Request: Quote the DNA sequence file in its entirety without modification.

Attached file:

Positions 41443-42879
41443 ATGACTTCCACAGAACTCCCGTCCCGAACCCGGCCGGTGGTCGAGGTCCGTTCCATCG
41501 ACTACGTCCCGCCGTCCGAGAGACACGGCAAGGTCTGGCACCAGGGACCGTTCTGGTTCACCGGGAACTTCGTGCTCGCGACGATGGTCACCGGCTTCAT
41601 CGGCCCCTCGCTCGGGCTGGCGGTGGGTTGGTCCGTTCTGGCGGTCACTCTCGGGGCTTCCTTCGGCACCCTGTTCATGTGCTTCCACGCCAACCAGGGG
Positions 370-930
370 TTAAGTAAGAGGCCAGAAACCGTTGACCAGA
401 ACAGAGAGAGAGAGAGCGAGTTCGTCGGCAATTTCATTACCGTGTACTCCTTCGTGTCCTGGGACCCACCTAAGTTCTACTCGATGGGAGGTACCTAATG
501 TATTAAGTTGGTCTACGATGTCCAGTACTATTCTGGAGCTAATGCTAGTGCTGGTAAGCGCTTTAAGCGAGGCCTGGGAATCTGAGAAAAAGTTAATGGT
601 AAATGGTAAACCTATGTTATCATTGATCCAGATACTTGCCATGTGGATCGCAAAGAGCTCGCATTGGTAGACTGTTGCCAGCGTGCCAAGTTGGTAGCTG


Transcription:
Positions 41443-42879
41443 ATGACTTCCACAGAACTCCCGTCCCGAACCCGGCCGGTGGTCGAGGTCCGTTCCATCG
41501 ACTACGTCCCGCCGTCCGAGAGACACGGCAAGGTCTGGCACCAGGGACCGTTCTGGTTCACCGGGAACTTCGTGCTCGCGACGATGGTCACCGGCTTCAT
41601 CGGCCCCTCGCTCGGGCTGGCGGTGGGTTGGTCCGTTCTGGCGGTCACTCTCGGGGCTTCCTTCGGCACCCTGTTCATGTGCTTCCACGCCAACCAGGGG
Positions 370-930
370 TTAAGTAAGAGGCCAGAAACCGTTGACCAGA
401 ACAGAGAGAGAGAGAGCGAGTTCGTCGGCAATTTCATTACCGTGTACTCCTTCGTGTCCTGGGACCCACCTAAGTTCTACTCGATGGGAGGTACCTAATG
501 TATTAAGTTGGTCTACGATGTCCAGTACTATTCTGGAGCTAATGCTAGTGCTGGTAAGCGCTTTAAGCGAGGCCTGGGAATCTGAGAAAAAGTTAATGGT
601 AAATGGTAAACCTATGTTATCATTGATCCAGATACTTGCCATGTGGATCGCAAAGAGCTCGCATTGGTAGACTGTTGCCAGCGTGCCAAGTTGGTAGCTG